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UT Research Helps Explain Post-World Cup Rioting

Whether you are a soccer fan or not, it has been difficult to miss news surrounding the 2014  World Cup in Brazil – especially when riot police are involved. 

Sunday, Germany beat Argentina 1-0 in extra time to take home the trophy. Shortly afterward, in the streets of Buenos Aires, fans took out their disappointment and aggression by rioting across the city

This type of reaction isn’t new. As outlined in Tiffanie Wen’s article, “A Sociological History of Soccer Violence,” violence related to English soccer matches has been around since the 13th century, earning this particular pastime the label “football hooliganism.”

For more insight on why fans might behave in this manner, Wen quotes Assistant Professor Garriy Shteynberg from the Department of Psychology who, with Associate Professor Jeff Larsen and several others, conducted the study “Feeling More Together: Group Attention Intensifies Emotion.”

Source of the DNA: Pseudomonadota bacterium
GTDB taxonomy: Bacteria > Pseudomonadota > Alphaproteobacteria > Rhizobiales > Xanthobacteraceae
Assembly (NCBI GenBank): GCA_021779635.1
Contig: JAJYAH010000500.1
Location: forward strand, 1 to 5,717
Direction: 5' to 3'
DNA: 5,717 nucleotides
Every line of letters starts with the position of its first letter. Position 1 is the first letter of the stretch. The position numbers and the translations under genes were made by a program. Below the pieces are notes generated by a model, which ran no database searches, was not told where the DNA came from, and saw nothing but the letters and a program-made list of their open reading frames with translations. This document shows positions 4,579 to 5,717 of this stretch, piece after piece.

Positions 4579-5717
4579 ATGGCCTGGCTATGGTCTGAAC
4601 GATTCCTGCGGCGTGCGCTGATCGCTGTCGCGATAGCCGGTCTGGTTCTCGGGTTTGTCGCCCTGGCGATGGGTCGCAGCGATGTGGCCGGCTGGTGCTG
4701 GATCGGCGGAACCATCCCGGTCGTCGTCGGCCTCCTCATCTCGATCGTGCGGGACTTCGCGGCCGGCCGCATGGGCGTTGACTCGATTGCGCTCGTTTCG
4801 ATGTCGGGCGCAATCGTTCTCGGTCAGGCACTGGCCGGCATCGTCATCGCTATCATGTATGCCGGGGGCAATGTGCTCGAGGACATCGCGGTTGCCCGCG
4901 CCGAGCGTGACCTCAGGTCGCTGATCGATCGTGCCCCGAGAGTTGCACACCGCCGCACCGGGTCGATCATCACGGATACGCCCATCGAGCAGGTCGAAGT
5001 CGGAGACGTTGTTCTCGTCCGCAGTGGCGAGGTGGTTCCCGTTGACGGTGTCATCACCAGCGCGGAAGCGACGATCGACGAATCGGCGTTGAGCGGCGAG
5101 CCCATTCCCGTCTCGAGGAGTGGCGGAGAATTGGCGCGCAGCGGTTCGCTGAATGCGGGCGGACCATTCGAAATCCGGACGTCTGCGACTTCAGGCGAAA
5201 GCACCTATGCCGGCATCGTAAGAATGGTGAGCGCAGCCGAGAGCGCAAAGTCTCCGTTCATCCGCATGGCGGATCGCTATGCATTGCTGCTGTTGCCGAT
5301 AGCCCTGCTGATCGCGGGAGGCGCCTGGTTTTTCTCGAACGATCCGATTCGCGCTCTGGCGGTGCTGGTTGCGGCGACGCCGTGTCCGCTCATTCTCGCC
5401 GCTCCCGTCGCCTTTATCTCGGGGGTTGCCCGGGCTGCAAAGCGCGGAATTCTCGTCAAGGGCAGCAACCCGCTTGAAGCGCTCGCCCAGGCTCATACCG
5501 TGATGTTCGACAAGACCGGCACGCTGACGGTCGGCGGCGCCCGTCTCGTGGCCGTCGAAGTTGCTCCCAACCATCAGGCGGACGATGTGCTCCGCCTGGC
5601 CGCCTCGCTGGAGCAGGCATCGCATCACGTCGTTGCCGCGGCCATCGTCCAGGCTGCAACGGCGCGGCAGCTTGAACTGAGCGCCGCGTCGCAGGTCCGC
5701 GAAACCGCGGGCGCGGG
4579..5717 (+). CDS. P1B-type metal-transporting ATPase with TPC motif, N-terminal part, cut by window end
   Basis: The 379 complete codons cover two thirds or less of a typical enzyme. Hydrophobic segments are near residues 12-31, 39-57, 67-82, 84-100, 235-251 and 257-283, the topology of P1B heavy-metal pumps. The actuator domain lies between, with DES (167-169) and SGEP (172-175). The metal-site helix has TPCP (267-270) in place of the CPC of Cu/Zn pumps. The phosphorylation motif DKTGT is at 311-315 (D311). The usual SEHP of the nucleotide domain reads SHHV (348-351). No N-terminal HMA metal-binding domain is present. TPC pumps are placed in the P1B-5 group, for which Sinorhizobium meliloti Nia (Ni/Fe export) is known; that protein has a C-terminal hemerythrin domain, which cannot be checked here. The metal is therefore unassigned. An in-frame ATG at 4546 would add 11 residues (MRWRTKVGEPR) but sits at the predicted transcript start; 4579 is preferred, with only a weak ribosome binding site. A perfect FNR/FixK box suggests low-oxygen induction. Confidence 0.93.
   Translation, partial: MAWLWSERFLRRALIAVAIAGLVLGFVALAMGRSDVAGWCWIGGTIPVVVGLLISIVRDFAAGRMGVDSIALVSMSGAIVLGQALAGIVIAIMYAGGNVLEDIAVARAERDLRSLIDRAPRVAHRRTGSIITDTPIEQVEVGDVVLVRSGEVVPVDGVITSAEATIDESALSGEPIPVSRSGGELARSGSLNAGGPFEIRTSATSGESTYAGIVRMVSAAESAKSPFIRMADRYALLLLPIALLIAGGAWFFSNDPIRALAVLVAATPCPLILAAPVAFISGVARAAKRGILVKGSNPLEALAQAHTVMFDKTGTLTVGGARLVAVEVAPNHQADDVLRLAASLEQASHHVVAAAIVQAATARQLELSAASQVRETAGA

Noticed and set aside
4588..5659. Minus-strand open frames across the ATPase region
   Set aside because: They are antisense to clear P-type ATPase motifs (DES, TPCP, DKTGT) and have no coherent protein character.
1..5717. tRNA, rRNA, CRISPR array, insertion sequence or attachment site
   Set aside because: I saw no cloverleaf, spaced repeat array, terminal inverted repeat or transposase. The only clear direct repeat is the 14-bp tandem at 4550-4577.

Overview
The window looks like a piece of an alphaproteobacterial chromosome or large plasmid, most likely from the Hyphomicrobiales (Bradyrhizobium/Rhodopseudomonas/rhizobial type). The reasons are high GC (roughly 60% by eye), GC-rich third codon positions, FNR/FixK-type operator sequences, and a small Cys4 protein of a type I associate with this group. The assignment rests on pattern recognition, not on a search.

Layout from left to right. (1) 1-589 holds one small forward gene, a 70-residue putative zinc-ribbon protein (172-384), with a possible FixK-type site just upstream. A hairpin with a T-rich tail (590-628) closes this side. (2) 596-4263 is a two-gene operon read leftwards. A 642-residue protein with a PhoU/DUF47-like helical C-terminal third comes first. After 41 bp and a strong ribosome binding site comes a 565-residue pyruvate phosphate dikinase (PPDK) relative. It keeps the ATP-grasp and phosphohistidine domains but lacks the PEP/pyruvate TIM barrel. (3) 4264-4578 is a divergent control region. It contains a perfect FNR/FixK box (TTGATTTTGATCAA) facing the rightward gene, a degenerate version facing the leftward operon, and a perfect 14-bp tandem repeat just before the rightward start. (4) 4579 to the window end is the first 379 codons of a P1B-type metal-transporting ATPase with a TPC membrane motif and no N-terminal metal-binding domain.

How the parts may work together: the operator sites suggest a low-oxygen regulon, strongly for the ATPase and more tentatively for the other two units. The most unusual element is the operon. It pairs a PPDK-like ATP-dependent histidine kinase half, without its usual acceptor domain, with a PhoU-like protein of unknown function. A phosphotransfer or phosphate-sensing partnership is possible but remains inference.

“Our research implies that individuals in crowds will experience greater heights of emotion due to shared experience of the event,” said Shteynberg. Also, the emotion the crowd experiences is largely due to the nature of the event. Attend a mixed martial arts match and they may have a greater tendency toward violence; attend a folk music concert and they may feel more empathetic.

(More from Shteynberg and Larsen at tntoday.utk.edu.)